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Coffee Talk: Does Coffee Cause Creativity and Addiction?

Timothy Boyer Ph.D.'s picture
Which comes first: coffee or creativity?

Can creativity be caffeine-induced? And what about addiction? Here is one man’s story about his self-claimed addiction to coffee that he recognized once he decided to give up coffee while researching and writing about how coffee has changed the world.

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A recent article in the Harvard Gazette talks about a new book on coffee and its role in history. It is authored by Michael Pollan, a writer who has written much while under influence of coffee and is a noted Lewis K. Chan Arts Lecturer and Professor of the Practice of Non-Fiction. Mr. Pollan is described in the article as a man whose writing career has focused on how the things we consume affect our lives, our health, and our planet—psychedelics for one.

The title of the book is “Caffeine: How Coffee and Tea Created the Modern World,” and is currently available as an audiobook from Amazon as an audible original for only $8.95.

While I look forward to listening to his book, reading the Harvard Gazette piece reminded me that—for all the intrinsic pleasure coffee gives us—there is too often repeated hyperbole that credits and associates drinking coffee with creativity and addiction

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With respect to creativity, according to a study published last March in the journal Consciousness and Cognition, the first author ( Darya Zabelina, an assistant professor of psychology) of the study states that:

“In Western cultures, caffeine is stereotypically associated with creative occupations and lifestyles, from writers and their coffee to programmers and their energy drinks, and there’s more than a kernel of truth to these stereotypes.”

However, the author goes on to explain that while the cognitive benefits of caffeine such as increased alertness, improved vigilance, enhanced focus and improved motor performance are well-established, she points to her own research that does not support the commonly-held notion that coffee also stimulates creativity directly.

According to a University of Arkansas news story about the study:

In the paper, Dr. Zabelina differentiates “convergent” from “divergent” thinking. The former is defined as seeking a specific solution to a problem, for example, the “correct” answer. The latter is characterized by idea generation where a large set of apt, novel or interesting responses would be suitable. Caffeine was shown to improve convergent thinking in the study, while consuming it had no significant impact on divergent thinking.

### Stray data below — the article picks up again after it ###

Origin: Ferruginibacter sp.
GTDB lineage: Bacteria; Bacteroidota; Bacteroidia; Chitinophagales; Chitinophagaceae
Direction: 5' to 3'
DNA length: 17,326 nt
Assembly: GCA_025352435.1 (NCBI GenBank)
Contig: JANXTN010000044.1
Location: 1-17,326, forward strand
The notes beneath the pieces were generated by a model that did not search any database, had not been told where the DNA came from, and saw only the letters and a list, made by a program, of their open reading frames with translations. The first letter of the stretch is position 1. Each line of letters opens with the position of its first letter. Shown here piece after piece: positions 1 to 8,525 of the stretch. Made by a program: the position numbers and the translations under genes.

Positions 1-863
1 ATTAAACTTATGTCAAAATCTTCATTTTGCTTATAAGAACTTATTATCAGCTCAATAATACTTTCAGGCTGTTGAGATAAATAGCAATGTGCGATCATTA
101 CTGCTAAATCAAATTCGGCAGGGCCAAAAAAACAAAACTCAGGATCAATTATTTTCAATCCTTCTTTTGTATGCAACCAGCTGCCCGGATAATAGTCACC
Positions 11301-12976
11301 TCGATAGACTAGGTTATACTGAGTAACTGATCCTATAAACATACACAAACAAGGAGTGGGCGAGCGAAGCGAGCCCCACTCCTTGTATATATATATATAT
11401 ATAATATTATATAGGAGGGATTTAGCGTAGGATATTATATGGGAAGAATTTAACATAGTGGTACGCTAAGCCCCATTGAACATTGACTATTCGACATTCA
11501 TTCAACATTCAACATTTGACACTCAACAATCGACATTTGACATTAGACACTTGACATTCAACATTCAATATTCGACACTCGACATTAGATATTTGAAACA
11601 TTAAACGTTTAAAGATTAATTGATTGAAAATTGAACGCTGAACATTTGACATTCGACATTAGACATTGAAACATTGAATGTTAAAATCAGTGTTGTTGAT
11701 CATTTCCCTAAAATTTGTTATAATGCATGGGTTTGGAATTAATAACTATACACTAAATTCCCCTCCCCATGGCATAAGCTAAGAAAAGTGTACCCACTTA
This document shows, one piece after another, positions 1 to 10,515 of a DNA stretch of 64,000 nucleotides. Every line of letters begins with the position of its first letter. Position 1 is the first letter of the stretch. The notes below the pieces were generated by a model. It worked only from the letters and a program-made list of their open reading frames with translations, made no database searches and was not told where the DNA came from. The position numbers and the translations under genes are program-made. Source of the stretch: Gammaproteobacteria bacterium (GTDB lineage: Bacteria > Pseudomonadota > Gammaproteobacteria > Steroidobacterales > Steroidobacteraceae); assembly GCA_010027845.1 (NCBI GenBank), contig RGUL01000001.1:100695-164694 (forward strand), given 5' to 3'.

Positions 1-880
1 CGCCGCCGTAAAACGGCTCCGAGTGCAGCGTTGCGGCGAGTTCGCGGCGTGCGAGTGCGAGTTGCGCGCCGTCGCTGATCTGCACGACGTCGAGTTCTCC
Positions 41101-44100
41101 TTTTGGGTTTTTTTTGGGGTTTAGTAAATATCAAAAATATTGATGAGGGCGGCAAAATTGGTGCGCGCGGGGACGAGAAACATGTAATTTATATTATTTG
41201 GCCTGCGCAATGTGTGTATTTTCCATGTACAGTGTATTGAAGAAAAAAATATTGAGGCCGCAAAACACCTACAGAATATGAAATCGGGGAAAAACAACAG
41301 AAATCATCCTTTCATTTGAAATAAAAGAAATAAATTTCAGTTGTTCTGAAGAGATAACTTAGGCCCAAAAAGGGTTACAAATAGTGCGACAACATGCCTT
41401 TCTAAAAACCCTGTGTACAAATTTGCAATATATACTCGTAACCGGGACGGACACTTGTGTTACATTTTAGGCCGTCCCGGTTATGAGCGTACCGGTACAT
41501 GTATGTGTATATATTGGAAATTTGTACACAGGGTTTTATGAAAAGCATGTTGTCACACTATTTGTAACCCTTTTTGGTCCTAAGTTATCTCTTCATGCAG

In other words, mental tasks requiring focus are aided by the effects of caffeine. However, when it comes to going beyond mental grinding to achieving a eureka moment or at least a novel solution to a problem, caffeine appears to not be responsible for enlightenment.

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And finally, when it comes to defining caffeine addiction among coffee drinkers, I suspect that it is a misappropriated categorization. Yes, I know that there are definite physiological and mental repercussions experienced by those who give up coffee…but they are temporary. And, I question whether anyone who has admittedly been addicted to coffee and “got off the habit” is a fair comparison to those who suffer all their lives from serious additions such as narcotics and alcohol. In other words, is caffeine categorized as a drug just a form of scientific hyperbole that adds to the story and mythology of coffee?

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In any case, “Caffeine: How Coffee and Tea Created the Modern World” should be a good listen for all coffee drinkers and fodder for some additional coffee talk.

Coffee Talk

Coffee Talk is meant to encourage discourse between you and someone you are having coffee with, as well as for the comments section below. If you agree or disagree with the topic and what is said, or have something you would like to share, Coffee Talk is there for you.

Timothy Boyer has a Ph.D. in Molecular and Cellular Biology from the University of Arizona. For 20+ years he has been employed as a freelance health and science writer. Timothy continues writing about science with a focus on the connection between coffee and healthy living. For continual updates about the benefits of coffee on your health, you can also follow Timothy on Twitter at TimBoyerWrites.

Image Source: Courtesy of photo by Pereanu Sebastian on Unsplash

References:

Caffeine Boosts Problem-Solving Ability but Not Creativity, Study Indicates” University of Arkansas News, 05 March 2020.

Percolating ideas: The effects of caffeine on creative thinking and problem solving” Darya Zabelina et al, Consciousness and Cognition Volume 79, March 2020.

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